Wildlfour Café and Bakery, Rada
Address: Ground Floor, Frabelle Business Center 111, Rada, Legazpi Village, Makati
Opening hours: Mondays 8:00 am to 10:00 pm, Tuesday to Sunday, 8:00 am to 11:00 pm
Tel: +63 917 564 5748
I visited Wildlfour Café and Bakery in Legazpi Village for lunch and while I could have been sat in a restaurant anywhere in the world, I loved the atmosphere here and the in-vogue decor with bare brick walls, low hanging light bulbs, chopping board serving platers and the like.
The menu was equally international, and everything, including the coffee, was excellent. The service was superb too.
While I love trying traditional food, I enjoy mixing it up with something more international too and these different dining experiences between them ticked all the boxes.
Where to stay in Manila? The Hilton Manila, by the Ninoy Aquino International Airport. While very much a generic hotel, the location is extremely convenient for the airport, my room was very comfortable AND it had one of the best and most varied breakfast spreads I’ve ever seen. You’d need to stay there a month or more to try everything. And I wanted to!
Where to find the best traditional Filipino food in Manila?
While I didn’t get the chance to try all of the following, these are the places to go to experience traditional delicacies as recommended by local Filipinos. Have you tried any of these dishes?
Isawan at Mang Larry’s
Address: Jacinto St. near College of Fine Arts, University of the Philippines Diliman Campus, Quezon City, Luzon, Philippines
Tel: +63 917 385 0432
Facebook: Mang Larry’s
Opening times: 7 days a week, 9 am to 9.20 pm (please check before leaving)
While I loved the Isawan I ate at Legazpi Sunday Market, I have been told by several locals that THE place to try this dish is from the stall of Mang Larry found at University of the Philippines in Diliman.
Tapsilog at Rodic’s Diner
Address: Diliman, Quezon City, Metro Manila plus various locations around Quezon City
Opening hours: 7 am to 5 pm weekends, 7 am to 10 pm Fri, Sat, Sun (please check with individual branches)
Facebook: Rodic’s Diner
With several branches around Quezon City, Rodic’s is reputed to be the home of the best tapsilog in Manila. Popular with joggers after a run around the university campus each morning, tapsilog is a tasty combination of tapa (cured strips of beef), sinangag (garlic rice) and itlog (egg).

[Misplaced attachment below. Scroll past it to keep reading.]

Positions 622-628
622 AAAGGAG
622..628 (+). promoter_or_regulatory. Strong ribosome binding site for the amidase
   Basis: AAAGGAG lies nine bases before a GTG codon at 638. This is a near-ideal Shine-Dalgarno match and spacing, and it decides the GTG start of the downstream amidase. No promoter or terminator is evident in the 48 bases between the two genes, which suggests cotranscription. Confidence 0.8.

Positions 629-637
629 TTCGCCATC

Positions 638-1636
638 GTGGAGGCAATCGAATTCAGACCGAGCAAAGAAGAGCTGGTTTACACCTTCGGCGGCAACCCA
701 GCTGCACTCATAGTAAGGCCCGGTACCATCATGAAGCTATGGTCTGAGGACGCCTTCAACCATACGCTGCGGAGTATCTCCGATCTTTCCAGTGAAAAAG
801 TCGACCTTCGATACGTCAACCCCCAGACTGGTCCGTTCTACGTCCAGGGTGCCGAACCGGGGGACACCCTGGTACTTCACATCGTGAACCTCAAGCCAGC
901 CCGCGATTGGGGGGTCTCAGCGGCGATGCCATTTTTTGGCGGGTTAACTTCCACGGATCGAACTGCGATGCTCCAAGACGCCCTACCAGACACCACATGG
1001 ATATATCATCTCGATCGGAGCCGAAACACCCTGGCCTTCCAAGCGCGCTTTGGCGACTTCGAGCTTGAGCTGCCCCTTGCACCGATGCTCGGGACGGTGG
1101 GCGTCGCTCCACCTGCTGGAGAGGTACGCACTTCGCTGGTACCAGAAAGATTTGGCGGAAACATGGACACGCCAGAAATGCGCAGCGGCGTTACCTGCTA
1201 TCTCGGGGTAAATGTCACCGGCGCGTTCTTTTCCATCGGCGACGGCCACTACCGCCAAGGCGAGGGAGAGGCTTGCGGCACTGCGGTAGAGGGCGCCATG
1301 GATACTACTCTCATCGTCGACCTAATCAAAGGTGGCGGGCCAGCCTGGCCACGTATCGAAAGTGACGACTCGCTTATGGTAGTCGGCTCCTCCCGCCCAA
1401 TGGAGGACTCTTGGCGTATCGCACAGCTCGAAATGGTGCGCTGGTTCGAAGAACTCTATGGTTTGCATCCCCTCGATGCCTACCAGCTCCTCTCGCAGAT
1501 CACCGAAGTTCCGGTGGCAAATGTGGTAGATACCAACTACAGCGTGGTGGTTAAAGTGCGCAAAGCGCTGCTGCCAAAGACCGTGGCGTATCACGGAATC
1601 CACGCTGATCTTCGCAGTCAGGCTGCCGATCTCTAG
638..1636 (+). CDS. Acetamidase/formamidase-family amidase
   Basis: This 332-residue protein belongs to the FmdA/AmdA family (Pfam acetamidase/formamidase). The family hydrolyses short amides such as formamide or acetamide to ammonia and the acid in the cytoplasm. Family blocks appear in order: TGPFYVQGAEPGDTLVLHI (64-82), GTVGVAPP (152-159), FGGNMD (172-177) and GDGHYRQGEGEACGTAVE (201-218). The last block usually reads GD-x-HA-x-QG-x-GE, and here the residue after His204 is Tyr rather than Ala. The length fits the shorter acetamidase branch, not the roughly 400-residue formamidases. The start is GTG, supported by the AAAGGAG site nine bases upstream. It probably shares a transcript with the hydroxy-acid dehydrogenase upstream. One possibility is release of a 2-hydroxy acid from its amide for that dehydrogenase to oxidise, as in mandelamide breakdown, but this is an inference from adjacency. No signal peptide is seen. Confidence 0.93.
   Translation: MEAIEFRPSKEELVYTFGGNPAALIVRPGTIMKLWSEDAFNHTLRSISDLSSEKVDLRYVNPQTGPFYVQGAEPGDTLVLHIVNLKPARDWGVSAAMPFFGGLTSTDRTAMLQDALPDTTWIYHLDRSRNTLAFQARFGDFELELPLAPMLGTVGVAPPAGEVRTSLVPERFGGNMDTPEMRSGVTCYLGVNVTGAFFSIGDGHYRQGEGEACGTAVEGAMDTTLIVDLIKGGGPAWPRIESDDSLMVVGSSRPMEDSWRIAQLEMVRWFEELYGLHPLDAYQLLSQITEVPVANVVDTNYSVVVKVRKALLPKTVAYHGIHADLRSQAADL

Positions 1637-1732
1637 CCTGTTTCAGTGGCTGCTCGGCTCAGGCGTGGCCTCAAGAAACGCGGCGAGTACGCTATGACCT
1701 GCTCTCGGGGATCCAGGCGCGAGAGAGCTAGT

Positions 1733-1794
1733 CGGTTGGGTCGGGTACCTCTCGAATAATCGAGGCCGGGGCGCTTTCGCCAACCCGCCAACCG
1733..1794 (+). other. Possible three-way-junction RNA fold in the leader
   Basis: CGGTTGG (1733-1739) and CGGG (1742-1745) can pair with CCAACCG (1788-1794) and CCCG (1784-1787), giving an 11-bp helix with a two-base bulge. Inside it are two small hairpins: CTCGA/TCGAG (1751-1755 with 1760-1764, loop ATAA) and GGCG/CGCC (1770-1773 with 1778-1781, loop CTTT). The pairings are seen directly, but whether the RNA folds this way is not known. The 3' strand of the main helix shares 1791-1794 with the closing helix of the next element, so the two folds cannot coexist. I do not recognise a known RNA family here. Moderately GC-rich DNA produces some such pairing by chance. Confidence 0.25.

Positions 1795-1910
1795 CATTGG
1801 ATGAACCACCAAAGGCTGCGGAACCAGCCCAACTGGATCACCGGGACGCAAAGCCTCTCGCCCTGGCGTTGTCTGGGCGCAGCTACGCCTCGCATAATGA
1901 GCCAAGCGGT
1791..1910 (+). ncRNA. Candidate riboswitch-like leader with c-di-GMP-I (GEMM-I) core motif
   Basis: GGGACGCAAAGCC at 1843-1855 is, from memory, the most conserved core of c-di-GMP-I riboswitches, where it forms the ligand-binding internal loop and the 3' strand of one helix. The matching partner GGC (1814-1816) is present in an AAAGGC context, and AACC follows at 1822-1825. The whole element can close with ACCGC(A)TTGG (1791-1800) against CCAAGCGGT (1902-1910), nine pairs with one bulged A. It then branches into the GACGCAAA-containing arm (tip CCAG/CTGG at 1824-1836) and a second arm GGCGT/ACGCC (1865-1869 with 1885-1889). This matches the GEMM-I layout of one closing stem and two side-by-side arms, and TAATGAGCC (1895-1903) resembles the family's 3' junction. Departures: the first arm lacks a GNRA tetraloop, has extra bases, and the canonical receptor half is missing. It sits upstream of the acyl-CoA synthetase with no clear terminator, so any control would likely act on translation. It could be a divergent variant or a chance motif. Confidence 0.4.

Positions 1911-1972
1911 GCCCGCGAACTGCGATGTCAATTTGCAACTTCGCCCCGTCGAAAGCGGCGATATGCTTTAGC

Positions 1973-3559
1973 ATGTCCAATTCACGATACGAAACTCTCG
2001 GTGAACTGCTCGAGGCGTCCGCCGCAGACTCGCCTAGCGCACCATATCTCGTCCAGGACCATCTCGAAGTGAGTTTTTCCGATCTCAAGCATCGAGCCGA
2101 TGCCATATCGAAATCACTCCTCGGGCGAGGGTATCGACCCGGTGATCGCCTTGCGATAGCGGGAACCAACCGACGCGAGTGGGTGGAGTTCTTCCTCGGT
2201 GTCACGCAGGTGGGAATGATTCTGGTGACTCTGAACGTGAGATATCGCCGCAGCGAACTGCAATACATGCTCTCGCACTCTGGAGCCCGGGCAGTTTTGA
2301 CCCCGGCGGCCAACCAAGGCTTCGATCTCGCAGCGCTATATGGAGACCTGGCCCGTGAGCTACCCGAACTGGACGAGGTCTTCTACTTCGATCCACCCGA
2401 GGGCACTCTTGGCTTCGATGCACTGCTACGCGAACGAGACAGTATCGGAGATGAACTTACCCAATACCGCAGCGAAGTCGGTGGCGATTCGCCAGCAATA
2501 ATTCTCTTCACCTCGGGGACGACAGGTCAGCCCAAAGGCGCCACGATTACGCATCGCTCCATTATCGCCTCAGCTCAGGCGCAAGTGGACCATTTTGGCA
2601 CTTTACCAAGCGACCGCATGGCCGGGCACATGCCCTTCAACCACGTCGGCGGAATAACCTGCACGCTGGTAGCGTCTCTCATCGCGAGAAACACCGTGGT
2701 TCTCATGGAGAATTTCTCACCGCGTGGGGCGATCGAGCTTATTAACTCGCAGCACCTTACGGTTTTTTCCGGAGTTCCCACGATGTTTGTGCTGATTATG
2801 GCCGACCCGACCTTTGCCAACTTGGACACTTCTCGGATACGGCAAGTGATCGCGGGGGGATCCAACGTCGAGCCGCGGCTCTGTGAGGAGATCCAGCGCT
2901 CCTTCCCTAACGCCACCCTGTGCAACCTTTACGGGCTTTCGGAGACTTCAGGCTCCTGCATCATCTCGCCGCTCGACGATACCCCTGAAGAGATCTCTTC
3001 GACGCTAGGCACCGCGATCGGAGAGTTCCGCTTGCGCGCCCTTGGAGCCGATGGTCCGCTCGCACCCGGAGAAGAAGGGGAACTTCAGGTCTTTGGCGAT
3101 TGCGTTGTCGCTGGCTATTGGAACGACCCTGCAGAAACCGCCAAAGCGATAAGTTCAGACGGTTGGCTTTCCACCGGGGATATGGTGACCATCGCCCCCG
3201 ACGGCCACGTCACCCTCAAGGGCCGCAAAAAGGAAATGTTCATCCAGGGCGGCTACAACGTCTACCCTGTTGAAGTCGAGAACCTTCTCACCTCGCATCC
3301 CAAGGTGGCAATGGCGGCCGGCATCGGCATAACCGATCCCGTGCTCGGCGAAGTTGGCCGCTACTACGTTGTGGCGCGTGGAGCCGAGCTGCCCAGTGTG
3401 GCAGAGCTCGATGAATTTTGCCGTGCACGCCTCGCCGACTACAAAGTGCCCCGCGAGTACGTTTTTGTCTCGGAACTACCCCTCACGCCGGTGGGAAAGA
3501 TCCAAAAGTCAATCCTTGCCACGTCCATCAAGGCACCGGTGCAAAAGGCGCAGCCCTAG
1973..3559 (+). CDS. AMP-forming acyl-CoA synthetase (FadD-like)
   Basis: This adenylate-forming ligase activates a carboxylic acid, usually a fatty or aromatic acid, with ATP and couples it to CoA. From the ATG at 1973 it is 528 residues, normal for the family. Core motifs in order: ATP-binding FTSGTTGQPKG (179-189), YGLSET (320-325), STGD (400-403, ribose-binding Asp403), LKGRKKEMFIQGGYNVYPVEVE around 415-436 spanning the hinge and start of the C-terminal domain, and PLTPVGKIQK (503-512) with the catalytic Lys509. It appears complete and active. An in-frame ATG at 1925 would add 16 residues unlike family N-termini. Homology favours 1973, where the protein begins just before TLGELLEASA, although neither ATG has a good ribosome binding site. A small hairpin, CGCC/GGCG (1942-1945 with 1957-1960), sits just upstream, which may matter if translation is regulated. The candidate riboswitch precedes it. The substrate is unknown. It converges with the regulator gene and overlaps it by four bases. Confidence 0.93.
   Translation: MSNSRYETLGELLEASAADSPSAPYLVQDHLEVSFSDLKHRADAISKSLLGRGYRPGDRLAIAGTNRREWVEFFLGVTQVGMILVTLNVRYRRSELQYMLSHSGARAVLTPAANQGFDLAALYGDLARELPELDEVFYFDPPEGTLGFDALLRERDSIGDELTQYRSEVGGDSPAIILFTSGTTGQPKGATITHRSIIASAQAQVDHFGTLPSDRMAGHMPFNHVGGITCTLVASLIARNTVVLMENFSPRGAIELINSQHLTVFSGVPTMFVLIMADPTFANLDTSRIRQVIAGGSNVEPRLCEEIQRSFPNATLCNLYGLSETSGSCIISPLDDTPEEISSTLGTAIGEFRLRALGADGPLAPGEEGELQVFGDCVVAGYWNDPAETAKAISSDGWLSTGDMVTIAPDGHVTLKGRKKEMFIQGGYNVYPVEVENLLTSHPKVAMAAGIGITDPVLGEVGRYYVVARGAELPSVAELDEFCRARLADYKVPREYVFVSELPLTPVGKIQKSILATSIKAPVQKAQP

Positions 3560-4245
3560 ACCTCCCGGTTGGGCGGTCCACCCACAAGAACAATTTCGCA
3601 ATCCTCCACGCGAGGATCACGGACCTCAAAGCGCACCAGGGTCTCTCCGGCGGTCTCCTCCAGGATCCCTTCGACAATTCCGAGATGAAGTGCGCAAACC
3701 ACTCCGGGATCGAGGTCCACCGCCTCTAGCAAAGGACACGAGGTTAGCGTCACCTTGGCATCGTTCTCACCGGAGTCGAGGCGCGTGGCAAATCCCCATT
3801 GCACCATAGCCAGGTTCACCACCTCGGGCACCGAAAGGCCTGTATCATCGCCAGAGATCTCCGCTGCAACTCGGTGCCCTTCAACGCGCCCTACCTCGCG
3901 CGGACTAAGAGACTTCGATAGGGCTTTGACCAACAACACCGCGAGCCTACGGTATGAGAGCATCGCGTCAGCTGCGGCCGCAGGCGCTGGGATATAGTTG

Adobo at Mesa
Located on the ground level of Greenbelt, a high-end shopping centre on Makati, Mesa serves authentic Filipino food including one of the best adobo in town. This national dish of the Philippines is made from pork or chicken slowly cooked in vinegar and soy sauce, with peppercorns, garlic, and bay leaves.
Goto at Goto Monster
Address: 245 Primo Rivera Pablo Ocampo extension, Makati, Philippines 1203 Makati, Metro Manila
Opening hours: 24 hours, 7 days a week
Tel: +63 916 300 2600
Facebook: Goto Monster
A hole in a wall restaurant called GOTO monster in Makati is getting attention for their goto. The portions of this porridge with ox tripe are so large that if you can finish a bowl of goto, without help from anyone else, you won’t have to pay for it, and you’ll become a member of their Goto Hall of Fame. You’ll also be rewarded with a free t-shirt! While I wouldn’t recommend such overeating, and I’ve not tried it myself yet, I’m told it’s a big hit with the locals.
Balot from Pateros
Address: Pateros, Metro Manila
Opening hours: evenings into the early hours
Another delicacy that the adventurous traveller may wish to try is balot (or balut). This 16 to 21 day old, fertilized duck embryo is best eaten while still warm with a little salt or spicy vinegar. While not exclusively found in the Philippines it is often seen as the country’s most iconic dish and is said to be particularly good from the street vendors in Pateros in the south east of Metro Manila. A favourite with party goers for a late-night snack, it’s reputedly an aphrodisiac!
Image of balot from Wikipedia creative commons.
You can’t visit somewhere like the Philippines without trying the street food. During my visit, I also had a glimpse of the modern food scene as well as traditional home cooking. All three experiences together created the perfect mix. I was lucky to have locals to guide me but of course, my short visit barely scratched the service of what’s on offer. But whether you like to try everything going or you have more cautious tastebuds, there’s a wonderful range of traditional as well as international food on offer.
Next time I visit, I’ll be trying all the above dishes that I missed the first time around. If the chicken’s intestines are anything to go by, they’ll be delicious. Maybe not the balot? I know, in the name of research, I really should try it! Would you? Have you?
For more information on why it’s more fun in Manila, visit the Philippine Department of Tourism.
How to get to the Philippines
Where to eat Filipino food in England
If you’d love a taste of the Philippines right now and you’re lucky enough to live near one of the following restaurants and super clubs, many of them are offering a delivery service. Please, for now at least, stay local but never stop dreaming about your next culinary adventure.
Filipino food in London
- Romulo’s Café 343 Kensington High Street, London W8 6NW
- The Adobros New Cross Road, London
- Sarap London 14D Market Row, Cold Harbour Ln, London SW9 8LD
- LUTO London, Stratford, London
Filipino food in the North of England
- Cooking with Mama Z, Manchester
Filipino food in the South of England (outside London)
- Remy’s Cafe Kulinarya, 21 Kings Road, St Leonards-on-Sea, Hastings TN37 6DU
Where would you recommend eating Filipino food in Britain? What’s missing from this list?